Objective: Intrathecal baclofen (ITB) is an efficient treatment modality for severe spasticity that is considered to act at the spinal level. Its influence on phasic spasticity is usually determined clinically by testing muscle reflexes, and on tonic spasticity by using scores such as the Modified Ashworth Scale (MAS). Neurophysiological techniques, e.g., soleus H reflex, may provide additional information regarding ITB efficacy. There is, however, only scarce information available on time-response relationships of clinical and neurophysiological measures of spasticity obtained at different levels along the neuroaxis.
Methods: Fourteen patients with severe spastic paraparesis underwent serial evaluation of MAS in upper and lower limbs and serial testing of H reflex in soleus and flexor carpi radialis muscles, T wave in quadriceps and biceps brachii muscles, and blink reflex (BR) with and without prepulse, at baseline, and 15, 30, 60, 90, 120, and 180 min following ITB bolus application.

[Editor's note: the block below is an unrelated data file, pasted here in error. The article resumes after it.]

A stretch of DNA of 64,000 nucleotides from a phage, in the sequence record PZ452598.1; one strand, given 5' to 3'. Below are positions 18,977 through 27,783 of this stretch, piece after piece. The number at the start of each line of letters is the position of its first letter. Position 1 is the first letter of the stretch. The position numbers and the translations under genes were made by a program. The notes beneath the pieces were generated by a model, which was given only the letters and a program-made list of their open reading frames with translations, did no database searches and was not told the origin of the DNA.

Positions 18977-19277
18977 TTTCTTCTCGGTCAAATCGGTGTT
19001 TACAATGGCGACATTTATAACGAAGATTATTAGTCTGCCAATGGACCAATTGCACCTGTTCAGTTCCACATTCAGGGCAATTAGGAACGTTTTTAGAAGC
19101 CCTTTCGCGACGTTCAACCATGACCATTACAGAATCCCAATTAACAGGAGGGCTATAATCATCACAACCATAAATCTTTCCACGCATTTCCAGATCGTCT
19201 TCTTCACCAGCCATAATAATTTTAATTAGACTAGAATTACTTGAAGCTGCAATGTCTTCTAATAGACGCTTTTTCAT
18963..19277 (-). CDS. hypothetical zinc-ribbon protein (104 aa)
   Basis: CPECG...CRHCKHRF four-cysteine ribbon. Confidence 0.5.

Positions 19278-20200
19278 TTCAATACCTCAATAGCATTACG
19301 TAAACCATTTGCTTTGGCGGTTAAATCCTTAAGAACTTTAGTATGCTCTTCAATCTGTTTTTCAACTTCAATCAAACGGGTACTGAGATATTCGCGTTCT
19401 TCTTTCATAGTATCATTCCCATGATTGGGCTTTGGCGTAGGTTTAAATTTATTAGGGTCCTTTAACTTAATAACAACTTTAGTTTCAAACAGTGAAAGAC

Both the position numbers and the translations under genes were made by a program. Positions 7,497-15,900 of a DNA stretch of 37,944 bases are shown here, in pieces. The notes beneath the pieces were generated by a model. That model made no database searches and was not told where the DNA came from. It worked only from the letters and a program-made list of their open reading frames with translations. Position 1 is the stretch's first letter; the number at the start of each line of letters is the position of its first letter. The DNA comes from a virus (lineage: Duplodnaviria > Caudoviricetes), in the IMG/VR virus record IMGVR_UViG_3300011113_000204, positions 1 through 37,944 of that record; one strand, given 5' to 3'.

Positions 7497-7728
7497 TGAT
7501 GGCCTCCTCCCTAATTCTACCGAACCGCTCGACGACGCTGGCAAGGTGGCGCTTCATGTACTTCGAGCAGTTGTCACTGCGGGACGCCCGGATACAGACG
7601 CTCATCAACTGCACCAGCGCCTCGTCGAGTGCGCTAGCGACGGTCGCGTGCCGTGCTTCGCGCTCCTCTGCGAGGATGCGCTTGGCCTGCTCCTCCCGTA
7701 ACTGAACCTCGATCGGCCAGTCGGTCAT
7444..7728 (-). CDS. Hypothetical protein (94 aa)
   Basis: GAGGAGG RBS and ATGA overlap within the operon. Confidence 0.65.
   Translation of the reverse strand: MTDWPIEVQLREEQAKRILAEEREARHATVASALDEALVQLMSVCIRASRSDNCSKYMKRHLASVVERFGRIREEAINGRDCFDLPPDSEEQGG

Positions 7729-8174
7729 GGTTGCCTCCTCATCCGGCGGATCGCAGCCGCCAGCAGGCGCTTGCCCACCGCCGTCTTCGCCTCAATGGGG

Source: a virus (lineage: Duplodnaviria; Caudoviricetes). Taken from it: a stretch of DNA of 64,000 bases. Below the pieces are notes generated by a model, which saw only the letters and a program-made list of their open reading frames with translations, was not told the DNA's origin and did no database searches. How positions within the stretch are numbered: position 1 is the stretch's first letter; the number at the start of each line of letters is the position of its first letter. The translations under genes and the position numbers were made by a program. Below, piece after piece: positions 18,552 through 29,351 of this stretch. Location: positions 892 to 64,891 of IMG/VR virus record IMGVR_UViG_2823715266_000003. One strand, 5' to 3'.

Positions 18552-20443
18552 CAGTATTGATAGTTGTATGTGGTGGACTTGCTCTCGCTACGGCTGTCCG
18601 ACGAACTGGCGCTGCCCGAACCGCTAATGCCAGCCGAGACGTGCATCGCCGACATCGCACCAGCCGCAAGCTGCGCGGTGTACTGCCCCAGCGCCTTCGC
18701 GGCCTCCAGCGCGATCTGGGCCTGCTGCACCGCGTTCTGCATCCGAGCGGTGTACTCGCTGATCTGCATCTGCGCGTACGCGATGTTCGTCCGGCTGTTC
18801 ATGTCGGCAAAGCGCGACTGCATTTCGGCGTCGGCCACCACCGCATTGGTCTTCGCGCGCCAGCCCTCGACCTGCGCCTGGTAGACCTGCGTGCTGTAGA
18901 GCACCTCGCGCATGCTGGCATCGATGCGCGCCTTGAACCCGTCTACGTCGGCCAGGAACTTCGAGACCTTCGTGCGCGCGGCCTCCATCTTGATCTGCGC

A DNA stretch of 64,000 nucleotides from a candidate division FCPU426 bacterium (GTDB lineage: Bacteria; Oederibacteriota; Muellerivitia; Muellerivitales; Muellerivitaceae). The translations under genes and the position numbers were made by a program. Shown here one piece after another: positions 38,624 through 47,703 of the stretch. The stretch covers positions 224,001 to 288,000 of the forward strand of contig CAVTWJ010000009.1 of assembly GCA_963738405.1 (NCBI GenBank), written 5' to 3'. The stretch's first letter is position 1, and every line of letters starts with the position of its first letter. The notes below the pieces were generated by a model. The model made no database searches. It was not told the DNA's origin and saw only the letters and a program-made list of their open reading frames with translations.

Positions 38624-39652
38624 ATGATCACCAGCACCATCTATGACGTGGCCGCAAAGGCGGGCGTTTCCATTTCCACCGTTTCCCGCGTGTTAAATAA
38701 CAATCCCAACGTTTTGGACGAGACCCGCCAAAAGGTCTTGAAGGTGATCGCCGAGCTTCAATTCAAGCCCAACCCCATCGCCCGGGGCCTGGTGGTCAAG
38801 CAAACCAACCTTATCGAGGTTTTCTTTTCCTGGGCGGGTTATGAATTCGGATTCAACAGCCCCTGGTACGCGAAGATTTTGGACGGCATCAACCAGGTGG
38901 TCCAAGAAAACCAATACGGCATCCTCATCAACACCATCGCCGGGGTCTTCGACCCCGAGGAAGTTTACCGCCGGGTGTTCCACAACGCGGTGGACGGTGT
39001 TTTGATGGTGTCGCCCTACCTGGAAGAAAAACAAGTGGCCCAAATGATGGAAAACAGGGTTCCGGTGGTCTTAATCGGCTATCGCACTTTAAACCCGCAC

Results: ITB bolus application caused significant suppression of soleus H reflex after 15 min and of quadriceps T wave after 30 min, while MAS dropped significantly after 60 min together with significant suppression of BR R2 area without and with prepulse stimulation. H reflex in flexor carpi radialis and T wave in biceps brachii were not significantly suppressed by ITB. The time course of early changes in soleus H(max)/M(max) ratio and quadriceps T wave indicates a suppression of hyperreflexia at the spinal level, while a later reduction of MAS synchronously with suppression of BR with and without prepulse concurs with a brainstem effect of ITB.
Conclusion: Temporal concurrence between suppression of brainstem reflexes and desired suppression of lower limb muscle hypertonia after ITB bolus application suggests that both may be at least partially mediated from a common CNS region of activity.
Significance: Our data concur with a significant brainstem action of ITB.
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